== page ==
lesson9 - Confidence Intervals and Tests of Hypothesis (more than 1 sample)

Lesson9 - Confidence Intervals and Tests of Hypothesis (more than 1 sample)

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 Ka-fu Wong © 2007 ECON1003: Analysis of Economic Data Lesson9-1 Lesson 9: Confidence Intervals and Tests of  Confidence Intervals and Tests of  Hypothesis Hypothesis Two or more samples Two or more samples
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 Ka-fu Wong © 2007 ECON1003: Analysis of Economic Data Lesson9-2 The most important part of testing  hypothesis Suppose we are interested in testing whether the population  parameter ( θ ) is equal to k. H 0 θ  = k  H 1 θ    k  First , we need to get a sample estimate (q) of the population  parameter ( θ ). Second , we need to identify the sampling distribution of q,  including its mean and variance. Third , we know in most cases, the test statistics will be in the  following form: t=(q-k)/ σ q σ q  is the standard deviation of q  under the null .  The form  of  σ depends on what q is.  If depends on k   powerful  test  Fourth , given the level of significance, determine the rejection  region. Null hypothesis(certain numbers that can be illustrated and constructed): Equals to something Larger or equal to something Random variable K is the assumed value of mean Only an example of standardization, depends on the type of population parameter
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 Ka-fu Wong © 2007 ECON1003: Analysis of Economic Data Lesson9-3 Testing a two-sided hypothesis at 5% level of  significance θ 0 q z=(q-  θ 0 )/std(q) is approximately normally distribution under CLT.  α /2 1.96 Rejection region -1.96 α /2 Rejection region θ 0 +1.96* σ q θ -1.96* σ q Assumed value of null hypothesis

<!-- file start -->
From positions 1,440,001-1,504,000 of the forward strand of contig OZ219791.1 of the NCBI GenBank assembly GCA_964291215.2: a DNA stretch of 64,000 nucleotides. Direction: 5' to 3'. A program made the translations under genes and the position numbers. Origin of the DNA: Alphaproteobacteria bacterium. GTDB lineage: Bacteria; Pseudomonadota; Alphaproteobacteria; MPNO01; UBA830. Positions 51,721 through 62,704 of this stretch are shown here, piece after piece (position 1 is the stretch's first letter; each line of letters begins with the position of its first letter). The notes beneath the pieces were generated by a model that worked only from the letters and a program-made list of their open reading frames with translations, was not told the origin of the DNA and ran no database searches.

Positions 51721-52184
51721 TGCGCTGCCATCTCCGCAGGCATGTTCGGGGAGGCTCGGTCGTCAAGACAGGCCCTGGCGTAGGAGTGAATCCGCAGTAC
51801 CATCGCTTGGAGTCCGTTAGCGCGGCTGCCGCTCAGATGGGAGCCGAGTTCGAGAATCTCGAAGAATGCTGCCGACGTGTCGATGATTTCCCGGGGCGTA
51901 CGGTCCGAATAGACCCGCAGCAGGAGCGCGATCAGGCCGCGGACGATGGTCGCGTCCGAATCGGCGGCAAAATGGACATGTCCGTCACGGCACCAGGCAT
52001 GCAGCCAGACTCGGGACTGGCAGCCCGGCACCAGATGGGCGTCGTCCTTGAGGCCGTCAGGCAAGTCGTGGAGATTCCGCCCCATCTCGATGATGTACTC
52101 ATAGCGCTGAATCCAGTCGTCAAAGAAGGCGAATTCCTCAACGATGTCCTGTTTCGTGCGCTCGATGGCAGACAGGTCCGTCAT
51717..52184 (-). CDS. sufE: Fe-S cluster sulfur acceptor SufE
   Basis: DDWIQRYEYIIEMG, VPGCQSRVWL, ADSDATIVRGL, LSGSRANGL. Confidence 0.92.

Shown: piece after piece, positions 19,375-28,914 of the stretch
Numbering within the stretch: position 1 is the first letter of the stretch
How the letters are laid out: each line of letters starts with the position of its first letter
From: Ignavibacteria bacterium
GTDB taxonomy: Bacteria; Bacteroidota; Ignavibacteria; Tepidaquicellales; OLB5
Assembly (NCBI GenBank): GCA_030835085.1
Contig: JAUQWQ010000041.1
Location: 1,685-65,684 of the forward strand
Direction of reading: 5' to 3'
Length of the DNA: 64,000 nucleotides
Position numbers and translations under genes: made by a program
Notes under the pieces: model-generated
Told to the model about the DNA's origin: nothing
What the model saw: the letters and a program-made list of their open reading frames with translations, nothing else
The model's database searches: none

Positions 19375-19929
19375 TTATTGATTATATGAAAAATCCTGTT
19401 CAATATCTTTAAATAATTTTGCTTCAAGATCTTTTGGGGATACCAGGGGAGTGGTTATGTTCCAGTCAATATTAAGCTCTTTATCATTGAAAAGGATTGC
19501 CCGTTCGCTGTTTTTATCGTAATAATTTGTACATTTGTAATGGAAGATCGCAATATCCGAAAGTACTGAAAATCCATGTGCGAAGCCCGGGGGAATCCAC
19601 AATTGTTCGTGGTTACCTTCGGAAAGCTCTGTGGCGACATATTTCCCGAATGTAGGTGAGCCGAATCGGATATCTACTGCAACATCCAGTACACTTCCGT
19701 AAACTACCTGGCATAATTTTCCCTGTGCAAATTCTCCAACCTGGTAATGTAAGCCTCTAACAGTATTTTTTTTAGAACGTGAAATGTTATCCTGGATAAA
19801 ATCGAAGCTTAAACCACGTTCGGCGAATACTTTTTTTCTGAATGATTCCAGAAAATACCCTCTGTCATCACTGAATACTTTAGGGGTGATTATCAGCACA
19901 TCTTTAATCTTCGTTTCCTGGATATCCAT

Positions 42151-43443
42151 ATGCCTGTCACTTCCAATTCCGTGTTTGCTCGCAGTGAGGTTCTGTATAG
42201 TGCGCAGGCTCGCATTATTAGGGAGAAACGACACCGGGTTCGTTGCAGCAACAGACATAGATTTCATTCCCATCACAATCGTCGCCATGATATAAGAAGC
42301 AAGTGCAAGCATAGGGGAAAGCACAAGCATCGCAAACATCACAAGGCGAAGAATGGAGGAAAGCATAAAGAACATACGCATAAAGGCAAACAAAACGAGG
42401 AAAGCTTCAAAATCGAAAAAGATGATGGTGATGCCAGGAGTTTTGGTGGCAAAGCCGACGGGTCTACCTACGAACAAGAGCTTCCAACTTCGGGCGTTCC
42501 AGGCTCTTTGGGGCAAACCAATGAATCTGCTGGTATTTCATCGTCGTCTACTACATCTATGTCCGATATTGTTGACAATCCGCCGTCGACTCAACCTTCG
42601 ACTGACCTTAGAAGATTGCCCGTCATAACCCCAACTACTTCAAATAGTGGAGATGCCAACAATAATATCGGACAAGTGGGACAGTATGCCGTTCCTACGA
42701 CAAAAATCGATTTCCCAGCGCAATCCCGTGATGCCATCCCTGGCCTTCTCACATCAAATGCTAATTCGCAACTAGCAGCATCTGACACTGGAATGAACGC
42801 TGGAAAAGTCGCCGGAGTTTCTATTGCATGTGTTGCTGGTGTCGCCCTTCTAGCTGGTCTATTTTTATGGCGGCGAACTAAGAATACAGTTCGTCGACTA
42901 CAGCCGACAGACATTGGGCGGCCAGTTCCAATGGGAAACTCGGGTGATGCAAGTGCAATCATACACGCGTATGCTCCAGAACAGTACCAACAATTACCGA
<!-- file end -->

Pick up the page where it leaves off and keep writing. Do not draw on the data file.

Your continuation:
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 Ka-fu Wong © 2007 ECON1003: Analysis of Economic Data Lesson9-4 The most important part of constructing  confidence intervals Suppose we are interested in constructing a (1- α )*100%  confidence interval about the unknown the population  parameter ( θ ), based on some sampling information. First , we must have a sample estimate (q) of the population  parameter ( θ ). Second , we need to identify the sampling distribution of q,  including its mean and variance. Third , we know in most cases, the following statistics will be  approximately normal or student-t distributed: t=(q-k)/ σ q σ q  is the standard deviation of q  under the null .  The form  of  σ depends on what q is.  Fourth , given the confidence level, determine the upper and  lower confidence limit for  θ . q ± t α /2 * σ q                ???
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 Ka-fu Wong © 2007 ECON1003: Analysis of Economic Data Lesson9-5 Constructing a 95% confidence interval for  θ q * q z=(q-  θ )/std(q) is approximately normally distribution under CLT.  α /2 1.96 Upper limit -1.96 α /2 lower limit q * +1.96* σ q q * -1.96* σ q q*: estimate of θ from a sample.
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Lesson9 - Confidence Intervals and Tests of Hypothesis (more than 1 sample)

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